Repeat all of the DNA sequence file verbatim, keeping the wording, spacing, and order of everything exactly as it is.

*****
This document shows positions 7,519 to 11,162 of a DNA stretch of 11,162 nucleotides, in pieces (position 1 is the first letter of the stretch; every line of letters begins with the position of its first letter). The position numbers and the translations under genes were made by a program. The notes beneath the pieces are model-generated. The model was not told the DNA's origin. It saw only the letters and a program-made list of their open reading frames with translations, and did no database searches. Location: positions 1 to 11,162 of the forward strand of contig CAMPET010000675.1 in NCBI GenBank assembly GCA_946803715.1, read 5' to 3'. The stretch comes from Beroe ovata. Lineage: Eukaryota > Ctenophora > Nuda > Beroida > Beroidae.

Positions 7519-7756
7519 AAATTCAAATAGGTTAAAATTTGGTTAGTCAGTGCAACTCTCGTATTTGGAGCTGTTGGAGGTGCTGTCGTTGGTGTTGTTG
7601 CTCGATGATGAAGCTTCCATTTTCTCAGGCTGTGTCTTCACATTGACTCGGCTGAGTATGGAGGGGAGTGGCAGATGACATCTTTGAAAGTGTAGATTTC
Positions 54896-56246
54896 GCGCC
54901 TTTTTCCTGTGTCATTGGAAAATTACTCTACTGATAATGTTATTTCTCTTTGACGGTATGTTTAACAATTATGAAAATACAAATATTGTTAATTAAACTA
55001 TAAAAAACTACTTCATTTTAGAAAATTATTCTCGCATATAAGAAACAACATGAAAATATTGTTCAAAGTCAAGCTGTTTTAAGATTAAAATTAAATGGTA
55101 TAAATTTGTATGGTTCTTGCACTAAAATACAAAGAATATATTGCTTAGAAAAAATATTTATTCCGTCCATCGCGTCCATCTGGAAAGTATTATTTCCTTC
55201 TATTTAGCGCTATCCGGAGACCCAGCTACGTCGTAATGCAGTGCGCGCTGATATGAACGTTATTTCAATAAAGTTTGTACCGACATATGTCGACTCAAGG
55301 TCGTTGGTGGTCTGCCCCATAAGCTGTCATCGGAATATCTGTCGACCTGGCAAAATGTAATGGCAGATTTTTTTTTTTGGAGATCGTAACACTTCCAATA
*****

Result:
This document shows positions 7,519 to 11,162 of a DNA stretch of 11,162 nucleotides, in pieces (position 1 is the first letter of the stretch; every line of letters begins with the position of its first letter). The position numbers and the translations under genes were made by a program. The notes beneath the pieces are model-generated. The model was not told the DNA's origin. It saw only the letters and a program-made list of their open reading frames with translations, and did no database searches. Location: positions 1 to 11,162 of the forward strand of contig CAMPET010000675.1 in NCBI GenBank assembly GCA_946803715.1, read 5' to 3'. The stretch comes from Beroe ovata. Lineage: Eukaryota > Ctenophora > Nuda > Beroida > Beroidae.

Positions 7519-7756
7519 AAATTCAAATAGGTTAAAATTTGGTTAGTCAGTGCAACTCTCGTATTTGGAGCTGTTGGAGGTGCTGTCGTTGGTGTTGTTG
7601 CTCGATGATGAAGCTTCCATTTTCTCAGGCTGTGTCTTCACATTGACTCGGCTGAGTATGGAGGGGAGTGGCAGATGACATCTTTGAAAGTGTAGATTTC
Positions 54896-56246
54896 GCGCC
54901 TTTTTCCTGTGTCATTGGAAAATTACTCTACTGATAATGTTATTTCTCTTTGACGGTATGTTTAACAATTATGAAAATACAAATATTGTTAATTAAACTA
55001 TAAAAAACTACTTCATTTTAGAAAATTATTCTCGCATATAAGAAACAACATGAAAATATTGTTCAAAGTCAAGCTGTTTTAAGATTAAAATTAAATGGTA
55101 TAAATTTGTATGGTTCTTGCACTAAAATACAAAGAATATATTGCTTAGAAAAAATATTTATTCCGTCCATCGCGTCCATCTGGAAAGTATTATTTCCTTC
55201 TATTTAGCGCTATCCGGAGACCCAGCTACGTCGTAATGCAGTGCGCGCTGATATGAACGTTATTTCAATAAAGTTTGTACCGACATATGTCGACTCAAGG
55301 TCGTTGGTGGTCTGCCCCATAAGCTGTCATCGGAATATCTGTCGACCTGGCAAAATGTAATGGCAGATTTTTTTTTTTGGAGATCGTAACACTTCCAATA